What I’m Reading and Why, v3

Writers have to read.  It’s not a chore.   Chef’s taste food; athletes watch footage of other athletes; cars get waxed.

The Story of Ireland: A History of the Irish People

by Neil Hegarty

A project I’m working on requires that I become a connoisseur of Irish history and society.  As someone who has always loved the lore and mystical nature of the average stories of Ireland that are tossed around somewhat casually, I am beginning to be in true awe of how for granted the world (and especially the United States) seems to have taken this island of people.

I had always had this idea that Celtic culture and religion had begun there.  In reality the island served as the perfect geographical location to collect all of the good aspects of historic European culture and (mostly) repel all of the negative aspects.  Who can resist the story of how cattle barons got rich and thus became Irish nobility off the backs of traders supplying the Roman army with their tons of leather?  Suffice to say that Vikings and Normans, while certainly ancient invaders, also became settlers and, along with the trend, melding with Irish-ness and further shaping the culture.  Talk about a melting pot!

I’m further enjoying the overlap this book has to the BBC produced, 5 segment special on Irish history hosted by the author.  I can read more of the book and then watch the segment covering those bits on YouTube and viola! it stays in there.

I’m careful about relying on one source for my information.  While this book and the corresponding documentary collection are very comprehensive and informative, I will also seek other sources for my information.  Bottom line here is – if you are Irish American, or even if you are not, there is much to be loved about an island nation that formed from our best qualities as humans and actually SAVED civilization as we know it through it’s academia and careful recording of history while the rest of Europe was burning heretics and killing knowledge.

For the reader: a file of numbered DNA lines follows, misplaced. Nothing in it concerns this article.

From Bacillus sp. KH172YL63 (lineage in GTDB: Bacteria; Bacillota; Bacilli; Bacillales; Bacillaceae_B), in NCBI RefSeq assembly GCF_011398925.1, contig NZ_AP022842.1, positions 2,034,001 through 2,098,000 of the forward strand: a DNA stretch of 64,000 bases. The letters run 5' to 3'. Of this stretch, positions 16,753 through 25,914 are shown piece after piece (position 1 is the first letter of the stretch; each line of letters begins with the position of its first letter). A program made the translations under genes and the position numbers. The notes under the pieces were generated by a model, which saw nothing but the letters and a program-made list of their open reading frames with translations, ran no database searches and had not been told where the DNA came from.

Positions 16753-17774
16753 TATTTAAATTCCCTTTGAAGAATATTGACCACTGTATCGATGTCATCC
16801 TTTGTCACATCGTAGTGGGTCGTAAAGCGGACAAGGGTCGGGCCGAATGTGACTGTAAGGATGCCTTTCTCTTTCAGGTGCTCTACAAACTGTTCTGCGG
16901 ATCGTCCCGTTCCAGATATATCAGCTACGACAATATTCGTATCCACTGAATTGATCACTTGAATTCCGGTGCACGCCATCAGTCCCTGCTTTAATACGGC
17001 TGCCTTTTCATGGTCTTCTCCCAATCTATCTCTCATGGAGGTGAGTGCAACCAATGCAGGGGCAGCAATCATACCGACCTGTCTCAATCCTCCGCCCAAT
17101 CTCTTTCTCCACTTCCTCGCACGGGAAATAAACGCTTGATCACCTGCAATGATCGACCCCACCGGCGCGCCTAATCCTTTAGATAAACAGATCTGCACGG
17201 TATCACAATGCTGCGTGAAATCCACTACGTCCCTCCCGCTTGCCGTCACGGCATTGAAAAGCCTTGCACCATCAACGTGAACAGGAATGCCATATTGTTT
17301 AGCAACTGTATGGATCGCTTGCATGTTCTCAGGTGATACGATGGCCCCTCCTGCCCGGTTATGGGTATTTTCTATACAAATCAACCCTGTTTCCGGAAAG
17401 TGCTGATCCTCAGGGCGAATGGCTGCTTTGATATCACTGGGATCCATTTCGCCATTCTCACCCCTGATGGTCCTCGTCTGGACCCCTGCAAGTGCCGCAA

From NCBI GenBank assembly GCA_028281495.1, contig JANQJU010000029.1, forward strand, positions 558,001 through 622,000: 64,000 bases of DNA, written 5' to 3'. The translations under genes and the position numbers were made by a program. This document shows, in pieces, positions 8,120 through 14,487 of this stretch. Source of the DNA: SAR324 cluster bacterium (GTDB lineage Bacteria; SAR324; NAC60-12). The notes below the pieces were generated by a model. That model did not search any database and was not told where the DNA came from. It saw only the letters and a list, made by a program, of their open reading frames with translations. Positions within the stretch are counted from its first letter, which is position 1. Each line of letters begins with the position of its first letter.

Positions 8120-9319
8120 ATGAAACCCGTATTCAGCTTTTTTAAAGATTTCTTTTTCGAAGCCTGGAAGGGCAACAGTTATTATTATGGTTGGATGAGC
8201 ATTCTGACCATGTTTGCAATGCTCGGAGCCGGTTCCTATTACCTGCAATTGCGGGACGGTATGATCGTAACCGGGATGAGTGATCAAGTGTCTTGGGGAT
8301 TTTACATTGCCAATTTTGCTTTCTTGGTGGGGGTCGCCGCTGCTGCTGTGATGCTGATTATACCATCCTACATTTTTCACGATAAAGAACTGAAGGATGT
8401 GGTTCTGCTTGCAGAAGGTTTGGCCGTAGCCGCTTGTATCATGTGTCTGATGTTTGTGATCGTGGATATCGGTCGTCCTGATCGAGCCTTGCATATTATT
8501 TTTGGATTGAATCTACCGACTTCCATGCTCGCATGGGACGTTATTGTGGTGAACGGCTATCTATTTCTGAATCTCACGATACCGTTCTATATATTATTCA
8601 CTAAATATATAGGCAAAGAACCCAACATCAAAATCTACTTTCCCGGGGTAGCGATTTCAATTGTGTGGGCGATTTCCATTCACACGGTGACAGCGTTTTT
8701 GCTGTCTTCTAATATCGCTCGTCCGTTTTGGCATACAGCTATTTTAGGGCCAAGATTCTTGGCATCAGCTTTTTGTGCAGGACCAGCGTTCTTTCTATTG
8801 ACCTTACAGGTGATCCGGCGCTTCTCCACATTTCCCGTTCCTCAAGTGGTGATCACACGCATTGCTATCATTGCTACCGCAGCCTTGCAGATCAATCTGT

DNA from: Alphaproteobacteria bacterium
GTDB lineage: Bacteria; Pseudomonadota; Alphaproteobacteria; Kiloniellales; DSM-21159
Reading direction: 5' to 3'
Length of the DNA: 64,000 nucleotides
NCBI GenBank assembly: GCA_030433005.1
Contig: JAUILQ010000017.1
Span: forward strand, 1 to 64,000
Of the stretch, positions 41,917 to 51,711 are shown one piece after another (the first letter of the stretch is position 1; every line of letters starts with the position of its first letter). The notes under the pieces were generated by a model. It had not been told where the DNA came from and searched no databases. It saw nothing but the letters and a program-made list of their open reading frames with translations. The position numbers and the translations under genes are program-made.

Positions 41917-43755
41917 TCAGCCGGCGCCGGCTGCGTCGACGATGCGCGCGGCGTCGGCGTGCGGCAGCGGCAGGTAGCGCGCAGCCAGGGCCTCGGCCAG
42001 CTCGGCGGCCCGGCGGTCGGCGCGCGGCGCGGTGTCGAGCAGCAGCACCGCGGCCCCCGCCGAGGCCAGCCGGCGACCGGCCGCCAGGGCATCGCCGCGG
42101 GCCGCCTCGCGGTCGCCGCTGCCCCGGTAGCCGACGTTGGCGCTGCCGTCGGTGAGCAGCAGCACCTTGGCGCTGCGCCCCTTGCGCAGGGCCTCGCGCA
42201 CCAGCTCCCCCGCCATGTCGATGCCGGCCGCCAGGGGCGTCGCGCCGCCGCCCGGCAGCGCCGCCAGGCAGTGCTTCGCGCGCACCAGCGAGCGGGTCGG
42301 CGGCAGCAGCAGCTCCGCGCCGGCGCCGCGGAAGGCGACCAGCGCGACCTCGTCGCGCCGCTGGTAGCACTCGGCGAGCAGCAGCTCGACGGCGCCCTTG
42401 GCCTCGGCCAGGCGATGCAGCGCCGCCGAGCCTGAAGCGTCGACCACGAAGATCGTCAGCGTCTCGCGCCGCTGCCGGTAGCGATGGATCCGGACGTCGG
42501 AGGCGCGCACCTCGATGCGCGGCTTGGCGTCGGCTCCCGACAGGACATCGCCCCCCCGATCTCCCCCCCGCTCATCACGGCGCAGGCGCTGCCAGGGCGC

Foundation

by Isaac Asimov

I’m a science fiction fan.  Bradbury and Asimov are not foreign to me.  So how did I miss this?  I came across an estate sale recently where the deceased was obviously more of a sci-fi fan than I.  There were complete series of Orson Scott Card, and alas, all the series of Asimov.  The Robots were all there.  I bought them all.  Even the set of Fantastic Voyage books made an appearance.  I bought them too.  Now, I was aware of the Foundation trilogy, but for whatever reason, had never cracked it open.  What I didn’t realize was that he was enticed to write three additional books in the series later in his life.  So I got to work trying to figure out what order the books were in to make sure I didn’t miss getting one of the pieces.  This is where the trouble started.

foundation bookThere were actually one book to each story present but for the price of 50 cents per paperback, I could get the one book that housed the initial trilogy all-in-one for just that.  Duh.  Except … the cover of this one (unlike the cover graphic I have snagged for this article) listed the trilogy contrary to the order I understood from the other books.  It listed them as:  Foundation, Second Foundation, and Foundation and Empire.  As you can see from the graphic to the right, the actual order is different.  Without internet to research my treasure trove, I scratched my head and made my purchase.

I couldn’t wait and started reading Foundation as soon as I got in the truck.  Thanks my lovely driver!  It wasn’t until I got home and researched that I discovered that he wrote the three follow up books out of order and was floored, once again, by his skill and capacity.  I gave the idea of reading them in actual chronological order a very brief consideration, but decided to stick to the order they were written.